Program exposes some of Valley's poorest students to Ivy League schools

PHOENIX (3TV/CBS 5) - Most children grow up in the bubble we create for them. Our limitations become their limitations. If we don't feel there is enough money for college, they might not even look.

We found the Arizona Ivy League Project, an organization that takes some of the poorest smart kids in the state and not only helps them get into college, they take them to the Ivy League.

The students are clapping and laughing on a city street. The video shows the 2014 group of high school students on the trip of a lifetime. They visited about a dozen college campuses in places like New York, Boston, and Philadelphia.

“It was a very different culture from the one I've experienced here,” said McClintock High School senior Carolina Garcia.

Garcia visited Harvard University, Yale University, New York University and Columbia University, historic schools she had only dreamed about.

“It was definitely a goal for me to go out of state,” she said. “I did realize it was going to be very costly.”

“Brown and Yale were definitely the ones that stood out to me,” said junior Jasmine Betancourt.

She was on this year's tour. Like Garcia, Betancourt's family immigrated from Mexico. She says Ivy League schools always seemed out of reach.

“Especially coming from my background,” Betancourt said. “I always kind of thought, ‘Oh my gosh, the schools are intense. I can never compete with those kinds of kids. You know, I just don't have the resources they do.' ”

Volunteers from the Arizona Ivy League Project take the students on the trip to show them their potential and possibilities.

“Their eyes light up," said the president of the project, James Montoya. "They're really inspired, and they see themselves actually there."

He said many students would never apply to these schools that cost more than $60,000 a year.

“What they don't know is, a lot of these schools have a generous financial aid packages, which they will basically go to school for free,” Montoya said. “Obviously, they have a work study, but they're going to school for free.”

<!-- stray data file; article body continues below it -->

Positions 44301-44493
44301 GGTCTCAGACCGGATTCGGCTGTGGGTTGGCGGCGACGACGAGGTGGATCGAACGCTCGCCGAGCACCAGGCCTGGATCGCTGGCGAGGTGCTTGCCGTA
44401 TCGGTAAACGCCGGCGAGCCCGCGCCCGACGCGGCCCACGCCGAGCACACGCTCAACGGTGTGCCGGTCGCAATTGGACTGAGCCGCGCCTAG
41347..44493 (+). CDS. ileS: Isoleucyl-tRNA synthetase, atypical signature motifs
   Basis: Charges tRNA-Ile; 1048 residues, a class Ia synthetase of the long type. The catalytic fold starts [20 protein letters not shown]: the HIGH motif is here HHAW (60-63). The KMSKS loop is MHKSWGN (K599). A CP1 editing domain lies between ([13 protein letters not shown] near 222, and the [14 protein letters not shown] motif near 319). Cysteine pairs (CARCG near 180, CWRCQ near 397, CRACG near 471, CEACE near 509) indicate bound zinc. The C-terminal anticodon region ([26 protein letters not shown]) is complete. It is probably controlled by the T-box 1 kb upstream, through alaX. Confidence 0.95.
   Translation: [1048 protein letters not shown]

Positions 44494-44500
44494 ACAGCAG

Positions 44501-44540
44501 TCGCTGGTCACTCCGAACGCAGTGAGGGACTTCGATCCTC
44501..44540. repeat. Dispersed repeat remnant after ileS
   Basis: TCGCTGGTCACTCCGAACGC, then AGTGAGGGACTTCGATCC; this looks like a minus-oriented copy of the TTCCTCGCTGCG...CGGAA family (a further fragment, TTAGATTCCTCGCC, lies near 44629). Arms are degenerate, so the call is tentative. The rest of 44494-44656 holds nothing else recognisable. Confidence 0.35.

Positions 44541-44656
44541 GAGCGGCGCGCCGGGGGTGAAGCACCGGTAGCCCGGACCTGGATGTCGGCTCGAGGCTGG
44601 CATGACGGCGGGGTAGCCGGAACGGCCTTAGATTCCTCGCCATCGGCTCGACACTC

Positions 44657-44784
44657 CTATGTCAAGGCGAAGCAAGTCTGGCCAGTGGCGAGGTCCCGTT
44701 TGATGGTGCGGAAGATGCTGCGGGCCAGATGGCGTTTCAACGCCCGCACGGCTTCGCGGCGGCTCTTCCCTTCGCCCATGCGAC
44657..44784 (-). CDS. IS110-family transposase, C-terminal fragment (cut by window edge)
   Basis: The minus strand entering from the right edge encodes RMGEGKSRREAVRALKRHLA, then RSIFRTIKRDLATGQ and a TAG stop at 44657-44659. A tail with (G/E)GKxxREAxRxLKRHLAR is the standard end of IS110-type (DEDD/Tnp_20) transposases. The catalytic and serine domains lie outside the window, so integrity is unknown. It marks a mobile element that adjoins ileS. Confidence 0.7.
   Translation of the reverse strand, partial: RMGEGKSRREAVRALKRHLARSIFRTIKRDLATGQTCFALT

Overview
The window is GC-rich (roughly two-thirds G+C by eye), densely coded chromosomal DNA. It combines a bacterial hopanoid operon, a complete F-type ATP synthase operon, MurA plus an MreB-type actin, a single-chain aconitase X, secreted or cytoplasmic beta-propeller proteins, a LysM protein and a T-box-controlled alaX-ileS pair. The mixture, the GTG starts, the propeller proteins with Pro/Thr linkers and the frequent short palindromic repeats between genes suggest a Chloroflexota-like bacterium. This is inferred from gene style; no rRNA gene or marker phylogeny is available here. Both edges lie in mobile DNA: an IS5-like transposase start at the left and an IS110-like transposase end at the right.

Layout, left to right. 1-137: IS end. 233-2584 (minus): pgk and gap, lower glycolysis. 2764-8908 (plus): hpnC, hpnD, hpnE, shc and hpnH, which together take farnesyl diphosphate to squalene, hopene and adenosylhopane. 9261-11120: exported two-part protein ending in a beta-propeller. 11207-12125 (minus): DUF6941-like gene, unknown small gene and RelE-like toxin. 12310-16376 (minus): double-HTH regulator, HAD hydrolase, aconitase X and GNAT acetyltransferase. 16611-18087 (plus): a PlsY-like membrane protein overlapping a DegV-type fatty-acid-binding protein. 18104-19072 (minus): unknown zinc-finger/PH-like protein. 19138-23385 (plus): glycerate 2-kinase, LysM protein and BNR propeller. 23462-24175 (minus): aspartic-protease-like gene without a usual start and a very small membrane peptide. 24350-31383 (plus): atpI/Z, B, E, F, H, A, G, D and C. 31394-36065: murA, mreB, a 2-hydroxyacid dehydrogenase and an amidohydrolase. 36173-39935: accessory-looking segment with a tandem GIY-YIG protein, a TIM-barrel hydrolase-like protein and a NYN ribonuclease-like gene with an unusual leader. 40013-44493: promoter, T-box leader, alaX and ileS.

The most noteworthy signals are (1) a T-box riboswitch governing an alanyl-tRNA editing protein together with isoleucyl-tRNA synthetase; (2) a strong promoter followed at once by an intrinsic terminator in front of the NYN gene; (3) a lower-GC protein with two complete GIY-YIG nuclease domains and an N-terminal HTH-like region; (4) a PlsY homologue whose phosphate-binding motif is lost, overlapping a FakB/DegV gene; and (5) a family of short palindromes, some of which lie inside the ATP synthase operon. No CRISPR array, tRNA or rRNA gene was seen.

The trip is the highlight, but there are also Saturday workshops that focus on leadership, networking and community service, then the college application process that follows.

“They teach you so many different skills,”Garcia said. “Communication skills, interviewing skills, and how to represent yourself.”

Garcia has a full scholarship to Columbia University and will study engineering.

“You got to see their culture and the environment that it is,” reflected Betancourt. “You can't really read about that. It's something that you have to experience. It's where you get the feeling about the kind of school that is best for you.”

She was very impressed by Brown and came back inspired to work harder to make sure she is accepted.

“I think going on the trip and actually seeing them made me realize, wow, this is happening,” she said. “This is possible. I can do it.”

Not all the students end up at Ivy League schools. They are encouraged to apply to in-state schools as well.

The Arizona Ivy League Project has an interview process, and strict academic and financial standards. To read more about those, go to their website here:
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